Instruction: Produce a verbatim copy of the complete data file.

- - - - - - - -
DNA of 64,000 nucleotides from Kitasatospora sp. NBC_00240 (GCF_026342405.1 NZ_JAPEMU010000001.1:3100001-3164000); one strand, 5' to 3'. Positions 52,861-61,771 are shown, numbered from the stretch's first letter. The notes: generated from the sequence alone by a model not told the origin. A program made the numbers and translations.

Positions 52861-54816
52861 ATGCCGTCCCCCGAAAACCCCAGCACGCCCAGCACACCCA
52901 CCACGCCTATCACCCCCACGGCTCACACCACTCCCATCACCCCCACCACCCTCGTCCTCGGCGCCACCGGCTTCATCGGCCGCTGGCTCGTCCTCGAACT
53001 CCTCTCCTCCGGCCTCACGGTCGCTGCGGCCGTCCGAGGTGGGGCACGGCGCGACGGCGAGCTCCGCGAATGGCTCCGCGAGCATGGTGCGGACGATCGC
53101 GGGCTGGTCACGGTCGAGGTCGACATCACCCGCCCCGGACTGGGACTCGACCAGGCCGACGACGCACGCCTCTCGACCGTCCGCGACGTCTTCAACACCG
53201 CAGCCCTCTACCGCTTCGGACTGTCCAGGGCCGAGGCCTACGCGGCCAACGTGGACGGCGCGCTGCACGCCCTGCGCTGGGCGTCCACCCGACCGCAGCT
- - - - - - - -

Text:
DNA of 64,000 nucleotides from Kitasatospora sp. NBC_00240 (GCF_026342405.1 NZ_JAPEMU010000001.1:3100001-3164000); one strand, 5' to 3'. Positions 52,861-61,771 are shown, numbered from the stretch's first letter. The notes: generated from the sequence alone by a model not told the origin. A program made the numbers and translations.

Positions 52861-54816
52861 ATGCCGTCCCCCGAAAACCCCAGCACGCCCAGCACACCCA
52901 CCACGCCTATCACCCCCACGGCTCACACCACTCCCATCACCCCCACCACCCTCGTCCTCGGCGCCACCGGCTTCATCGGCCGCTGGCTCGTCCTCGAACT
53001 CCTCTCCTCCGGCCTCACGGTCGCTGCGGCCGTCCGAGGTGGGGCACGGCGCGACGGCGAGCTCCGCGAATGGCTCCGCGAGCATGGTGCGGACGATCGC
53101 GGGCTGGTCACGGTCGAGGTCGACATCACCCGCCCCGGACTGGGACTCGACCAGGCCGACGACGCACGCCTCTCGACCGTCCGCGACGTCTTCAACACCG
53201 CAGCCCTCTACCGCTTCGGACTGTCCAGGGCCGAGGCCTACGCGGCCAACGTGGACGGCGCGCTGCACGCCCTGCGCTGGGCGTCCACCCGACCGCAGCT